Remembering the known unknowns: Syria’s detained dead

In 2014, Syrian defector released thousands of images of Syrians killed in military facilities and in war. Now Human Rights Watch has identified some of the people in pictures

Courtesy of: Human Rights Watch
Courtesy of: Human Rights Watch

Human Rights Watch has identified some of the people in Syrian defector "Caeser's" photos

With the memory of his mother’s death still fresh, 14-year-old Ahmad al Musalmani was in a state of despair when he returned to Syria in 2012.

He’d fled Daraa after his brother was killed during the 2011 uprising against the Syrian regime.

Ahmad had been living in Lebanon, when the news of his mother’s death reached him. Ahmad set out to bury his mother in Daraa.

By then road between Daraa and Damascus had become a dangerous route. Parts of it were under attack by rebel forces, and security forces had setup checkpoints to control the flow of people.

Authorities were out to make an example of opposition activists fleeing government-controlled Damascus.

As members of the Syrian military stopped the car at a checkpoint, Ahmad still reeling from his mother’s death was in tears.

Family members told HRW that according to Ahmad’s fellow passenger, an officer from the Air Force Intelligence, who searched the car, asked Ahmad, “Why are you crying?” Ahmad answered, “I am crying because my mother died.”

The officer took Ahmad’s phone and found an anti-Assad song on the device. He then dragged Ahmad into a small room at the checkpoint. The rest of the passengers continued on without him, his family was told the day after the incident.

Ahmad is the youngest of 27 people identified from 28,000 pictures of nearly 7,000 Syrians who died in detention in Bashar al Assad’s torture cells.

The images were first released in 2014 – after a Syrian defector, known only as "Caesar," handed them over to rights groups and media outlets.

Caesar worked as a photographer for two years with the Syrian military police. His job was to document prisoners' deaths.

He smuggled out 55,000 images of emaciated and tortured Syrians killed by the regime  at military facilities across the country.

It was the first comprehensive evidence of crimes against humanity committed by Bashar al Assad’s regime following the uprising against him.

Till a Human Rights Watch investigation revealed his identity, Ahmad had remained of Syria’s 250,000 known unknowns. Those killed in Syria’s war.

These were the murdered nameless whom the power players had accepted as collateral damage of a bloody war.

People like Abduallah Arslan al Hariri, a labourer from Daraa province. The 36-year old had become a prominent anti regime protester at the time of his arrest in 2012.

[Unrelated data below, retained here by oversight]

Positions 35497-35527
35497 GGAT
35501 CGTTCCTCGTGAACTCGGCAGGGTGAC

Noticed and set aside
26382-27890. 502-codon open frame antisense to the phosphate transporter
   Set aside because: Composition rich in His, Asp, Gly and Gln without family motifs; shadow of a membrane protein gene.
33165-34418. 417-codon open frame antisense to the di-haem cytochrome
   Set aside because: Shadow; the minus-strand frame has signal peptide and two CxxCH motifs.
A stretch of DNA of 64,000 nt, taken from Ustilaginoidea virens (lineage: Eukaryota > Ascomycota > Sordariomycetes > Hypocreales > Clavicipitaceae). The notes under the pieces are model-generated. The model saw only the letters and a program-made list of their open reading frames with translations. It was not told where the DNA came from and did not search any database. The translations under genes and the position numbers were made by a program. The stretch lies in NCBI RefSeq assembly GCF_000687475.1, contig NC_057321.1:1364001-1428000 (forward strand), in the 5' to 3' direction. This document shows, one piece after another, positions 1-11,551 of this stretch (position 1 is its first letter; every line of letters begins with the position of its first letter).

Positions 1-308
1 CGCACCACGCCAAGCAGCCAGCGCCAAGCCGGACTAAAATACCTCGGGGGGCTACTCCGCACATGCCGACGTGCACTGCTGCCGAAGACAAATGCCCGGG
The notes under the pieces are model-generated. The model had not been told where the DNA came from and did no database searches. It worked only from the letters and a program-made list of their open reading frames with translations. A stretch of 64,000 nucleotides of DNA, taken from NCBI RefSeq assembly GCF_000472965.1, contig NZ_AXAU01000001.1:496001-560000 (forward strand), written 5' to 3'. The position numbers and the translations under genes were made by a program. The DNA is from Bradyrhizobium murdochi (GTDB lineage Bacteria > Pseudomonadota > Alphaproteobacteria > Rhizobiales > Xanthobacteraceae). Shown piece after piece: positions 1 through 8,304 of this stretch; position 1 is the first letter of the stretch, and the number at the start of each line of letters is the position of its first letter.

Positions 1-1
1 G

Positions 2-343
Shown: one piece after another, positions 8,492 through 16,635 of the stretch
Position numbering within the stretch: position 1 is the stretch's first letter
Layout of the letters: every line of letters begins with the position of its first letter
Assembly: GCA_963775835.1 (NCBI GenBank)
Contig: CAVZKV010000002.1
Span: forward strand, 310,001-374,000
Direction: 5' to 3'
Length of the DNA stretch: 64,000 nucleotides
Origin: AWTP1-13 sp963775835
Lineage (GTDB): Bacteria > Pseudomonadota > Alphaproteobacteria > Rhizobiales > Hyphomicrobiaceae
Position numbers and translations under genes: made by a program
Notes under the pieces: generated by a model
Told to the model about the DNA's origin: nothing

His tortured face, with eyes wide open, had surfaced in Cease’s image bank with data revealing that the victim had been killed in a military intelligence unit in 2013.

The disappeared, detained and murdered were students such as 25-year-old Rehab al Allawi.

She was arrested in Damascus soon after the uprising. Caesar’s smuggled images revealed her tortured corpse from 2013.

Three photographs of Rehab were saved in a folder dated June 4, 2013. In one of the pictures, 215 Branch is written on Rehab’s forehead.

Rehab was one of the 3,530 of the 7,000 Syrians in Caesar’s photos who had been detained at "Military Intelligence branch 215," Assad’s notorious gulag for dissenters who ended up dead, as was "Military Intelligence Branch 227" where 2,043 victims were identified. As well as the notorious Air Force intelligence units, in whose custody 14-year-old Ahmad died.

"These detainees stopped being people, and became numbers" said Nadim Houri of Human Rights Watch, which had conducted the investigation into Caesar’s images. Houri said the photos bring a sense of realisation that the tortured corpse in the picture was the daughter, son or husband, that the number was a human being.

While most of the victims identified were tortured, torture itself wasn't always the cause of death. Detainees suffered from severe diarrhea and other gastrointestinal infections. Skin infections were common and often led to death. And they also led to mental distress and victims refusing a refusal to eat and drink. No medication was provided to people for chronic diseases like hypertension, diabetes and asthma.

In some cases a few of the relatives of the deceased were handed death certificates years later.

But none of those people interviewed by Human Rights Watch, ever received the bodies of loved ones.

Some of Syria’s dead have been called "terrorists" by Russia, which continues to bomb civilian areas in support of the Syrian dictator. 

But Russia isn’t the only one killing Syrians. The US has funded armed opposition fighters, who kill civilians too.

So does France, UK, Saudi Arabia, Qatar and others, who continue to drop bombs on Syrian cities and towns in the hopes of eliminating Assad and DAESH and achieving, "peace."

Caesar’s revelations and the subsequent Human Rights Watch investigation is finally making the unknowns known once more. It reveals that Syria’s dead aren’t just numbers on an Assad torture ledger or collateral damage from French and Russian bombs, but in fact real people, who once lived normal lives. Syrians who had loved and were loved. And men, women and children who were either left to die or murdered in cold blood in torture chambers and inside their homes.

Author: Ali Mustafa